Moore suggested Jones write her own findings in an article, which was then published in the American Journal of Nursing. Her article became a jumping off point for Moore's and Jones's collaborative efforts to find a solution for small print on labels.
"I knew what healthcare professionals like me needed, and my brother has spent a lot of time with technology designed to reduce med errors and knew the 'business of healthcare,'" said Jones. Together, the sister and brother pair created Janeil Enterprises, Inc., and developed the MagniMed product line.
After researching what would be the best solution to reading small label print, Jones concluded that lighted magnifiers would be ideal. She and Moore thought it would be the easiest solution as well.
"As it turned out, it wasn't easy at all," she said. Jones searched through thousands of existing magnifiers, both online and in stores, testing which ones might work. "We discovered that adequate lighting and a specific amount of magnification are both essential in making the labels readable. To hold up to the heavy use of healthcare settings, durability is essential, and for infection control reasons, 'cleanability' is required as well," Jones added.
To define exactly what a lighted magnifier needed to have in order to work in the healthcare environment, Jones and Moore developed a product evaluation process . "We had some really expensive devices fail our tests," said Jones, "RightSpec Certification allows us to be sure we deliver solutions that will truly meet the need."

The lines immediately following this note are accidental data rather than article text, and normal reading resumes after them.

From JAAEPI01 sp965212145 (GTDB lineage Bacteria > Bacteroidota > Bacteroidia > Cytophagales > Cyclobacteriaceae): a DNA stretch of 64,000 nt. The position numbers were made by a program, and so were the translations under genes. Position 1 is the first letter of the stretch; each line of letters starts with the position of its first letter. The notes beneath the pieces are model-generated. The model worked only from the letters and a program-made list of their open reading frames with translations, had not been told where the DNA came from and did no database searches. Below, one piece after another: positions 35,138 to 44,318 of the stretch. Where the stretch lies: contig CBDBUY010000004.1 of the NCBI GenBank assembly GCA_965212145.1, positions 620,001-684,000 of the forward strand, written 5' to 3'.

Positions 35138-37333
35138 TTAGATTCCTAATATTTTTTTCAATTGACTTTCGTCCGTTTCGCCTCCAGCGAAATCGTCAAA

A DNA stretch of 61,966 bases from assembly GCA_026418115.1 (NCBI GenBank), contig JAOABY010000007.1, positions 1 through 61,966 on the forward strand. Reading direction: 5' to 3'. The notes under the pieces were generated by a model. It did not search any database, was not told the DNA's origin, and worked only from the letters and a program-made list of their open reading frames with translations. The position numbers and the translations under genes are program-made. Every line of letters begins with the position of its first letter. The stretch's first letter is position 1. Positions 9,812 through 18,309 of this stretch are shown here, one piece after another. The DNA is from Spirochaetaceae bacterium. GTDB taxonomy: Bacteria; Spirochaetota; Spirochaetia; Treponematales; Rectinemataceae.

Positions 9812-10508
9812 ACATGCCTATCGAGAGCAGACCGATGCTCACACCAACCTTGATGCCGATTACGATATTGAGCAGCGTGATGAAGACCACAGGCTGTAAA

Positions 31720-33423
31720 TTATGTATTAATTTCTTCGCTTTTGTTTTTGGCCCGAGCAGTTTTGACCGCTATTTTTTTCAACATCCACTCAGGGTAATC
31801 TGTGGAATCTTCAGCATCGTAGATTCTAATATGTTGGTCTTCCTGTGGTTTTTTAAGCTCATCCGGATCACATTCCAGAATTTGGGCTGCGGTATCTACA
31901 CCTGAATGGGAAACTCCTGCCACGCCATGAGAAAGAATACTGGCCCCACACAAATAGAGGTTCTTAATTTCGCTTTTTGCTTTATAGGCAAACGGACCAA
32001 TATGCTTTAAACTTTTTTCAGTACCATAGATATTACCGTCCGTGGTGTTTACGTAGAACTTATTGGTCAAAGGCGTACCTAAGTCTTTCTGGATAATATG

With the proper magnifiers in place, the next challenge for Jones and Moore was to get the products into the med rooms and on med carts.
"We spent hundreds of hours searching for an existing solution that would allow us to attach the lighted magnifiers to carts and cabinets, or even simply near them," she said. In the end, "we had to develop our own attachment systems to get the light and magnification where staff needed it."
The Future of the Product
The specialty lighted device was first tested at a large urban medical center in Ohio. "We started the evaluation by having the nursing staff on the evaluation units carry and use our pocket-size solutions and give us feedback through surveys," said Jones. "We then installed our magnifier systems in medication rooms on several nursing units, on medication carts in a transitional care unit and in the pharmacy."
Results showed 94% of staff members using the equipment reported having a lighted magnifier decreased the risk of medication errors related to difficult-to-read labels. And readability wasn't the only benefit: The system helped with checking dosages of medications drawn in syringes, verifying volumes of poured liquids, checking expiration dates and reading lot numbers on vaccines.
"Everything we've learned so far tells us that the small print on medication labels is harming patients," said Jones. "Today, our goals are to drive awareness of the problem; get hospitals to adopt the practical, easy to use, effective and affordable solutions we've designed; and to develop business relationships that can help us do both." According to Jones, the company plans to release a completely digital solution in the near future.
Autumn Heisler is a staff writer. Contact her at email@example.com.